Newsweek’s latest cover story is certainly provocative. In the piece, Harvard professor and former McCain advisor, Niall Ferguson argues that America needs to elect a new president because Barack Obama has failed to live up to his promises.

 Ferguson writes:

In his inaugural address, Obama promised “not only to create new jobs, but to lay a new foundation for growth.” He promised to “build the roads and bridges, the electric grids, and digital lines that feed our commerce and bind us together.” He promised to “restore science to its rightful place and wield technology’s wonders to raise health care’s quality and lower its cost.” And he promised to “transform our schools and colleges and universities to meet the demands of a new age.” Unfortunately the president’s scorecard on every single one of those bold pledges is pitiful.

Ferguson goes onto take the president to task for the slowly recovering economy, asserts the Affordable Care Act will add to the deficit not lower it, and claims half of Americans are footing the bill for the other half.

Welcome to Obama’s America: nearly half the population is not represented on a taxable return—almost exactly the same proportion that lives in a household where at least one member receives some type of government benefit. We are becoming the 50–50 nation—half of us paying the taxes, the other half receiving the benefits.

Ferguson’s article is a searing indictment of the Obama administration that sounds like it came straight from the GOP playbook, and apparently others are calling foul as well.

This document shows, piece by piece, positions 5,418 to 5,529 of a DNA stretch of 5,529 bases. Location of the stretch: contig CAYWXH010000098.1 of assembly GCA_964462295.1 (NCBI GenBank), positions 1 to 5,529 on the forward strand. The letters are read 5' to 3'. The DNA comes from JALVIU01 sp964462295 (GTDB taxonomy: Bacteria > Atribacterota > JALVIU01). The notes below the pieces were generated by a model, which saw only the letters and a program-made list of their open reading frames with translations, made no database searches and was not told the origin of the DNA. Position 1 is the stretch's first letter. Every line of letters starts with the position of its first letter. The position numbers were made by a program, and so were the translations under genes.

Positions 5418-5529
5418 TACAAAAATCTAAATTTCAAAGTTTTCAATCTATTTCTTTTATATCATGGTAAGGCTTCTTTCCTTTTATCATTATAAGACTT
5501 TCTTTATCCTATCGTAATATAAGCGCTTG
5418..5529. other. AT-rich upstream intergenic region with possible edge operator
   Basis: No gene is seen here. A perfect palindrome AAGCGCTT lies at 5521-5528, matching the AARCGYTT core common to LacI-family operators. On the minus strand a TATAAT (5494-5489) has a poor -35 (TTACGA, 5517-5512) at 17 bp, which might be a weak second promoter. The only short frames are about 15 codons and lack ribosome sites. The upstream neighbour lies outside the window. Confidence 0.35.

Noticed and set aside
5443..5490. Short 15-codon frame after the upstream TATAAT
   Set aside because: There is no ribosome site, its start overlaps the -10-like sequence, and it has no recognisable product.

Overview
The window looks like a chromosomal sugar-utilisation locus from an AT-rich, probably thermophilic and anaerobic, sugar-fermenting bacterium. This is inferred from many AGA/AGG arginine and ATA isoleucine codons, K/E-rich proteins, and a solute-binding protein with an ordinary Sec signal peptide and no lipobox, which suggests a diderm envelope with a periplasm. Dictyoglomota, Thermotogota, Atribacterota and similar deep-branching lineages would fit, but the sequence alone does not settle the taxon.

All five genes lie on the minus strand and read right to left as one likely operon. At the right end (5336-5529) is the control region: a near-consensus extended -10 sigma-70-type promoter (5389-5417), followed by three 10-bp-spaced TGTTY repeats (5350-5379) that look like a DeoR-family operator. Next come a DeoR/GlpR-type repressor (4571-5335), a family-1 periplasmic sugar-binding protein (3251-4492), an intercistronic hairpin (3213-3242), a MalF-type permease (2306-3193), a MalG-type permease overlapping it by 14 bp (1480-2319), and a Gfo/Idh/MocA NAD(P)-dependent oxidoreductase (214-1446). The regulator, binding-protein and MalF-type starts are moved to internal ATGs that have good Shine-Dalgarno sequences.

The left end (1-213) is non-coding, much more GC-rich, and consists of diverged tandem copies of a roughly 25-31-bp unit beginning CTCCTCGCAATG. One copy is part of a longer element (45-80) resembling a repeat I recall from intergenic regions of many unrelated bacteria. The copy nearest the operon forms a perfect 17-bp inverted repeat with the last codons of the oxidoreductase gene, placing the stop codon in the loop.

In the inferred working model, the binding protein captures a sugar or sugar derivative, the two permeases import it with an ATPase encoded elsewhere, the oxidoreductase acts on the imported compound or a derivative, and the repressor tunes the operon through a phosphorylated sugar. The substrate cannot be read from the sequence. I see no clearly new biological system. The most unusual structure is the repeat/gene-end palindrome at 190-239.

While many pundits–Conservatives, Liberals, and Moderates alike–have been very critical of Ferguson’s commentary, leading econonmist and New York Times columnist Paul Krugman took it a step further, calling Ferguson’s article “unethical.”

Krugman writes:

We’re not talking about ideology or even economic analysis here — just a plain misrepresentation of the facts, with an august publication letting itself be used to misinform readers. The Times would require an abject correction if something like that slipped through. Will Newsweek?

While Krugman and Ferguson continue to trade barbs, an interesting development came to light. According to a media reporter at Politico, Newsweek doesn’t fact check its articles, so the numbers which Ferguson so handily relies on weren’t verified by anyone else; they took his word for it.

Although the debate surrounding whether or not President Obama should be reelected is a valid one and definitely should be had, entering the debate with faulty facts or skewed points of view does little to further intelligent conversation.

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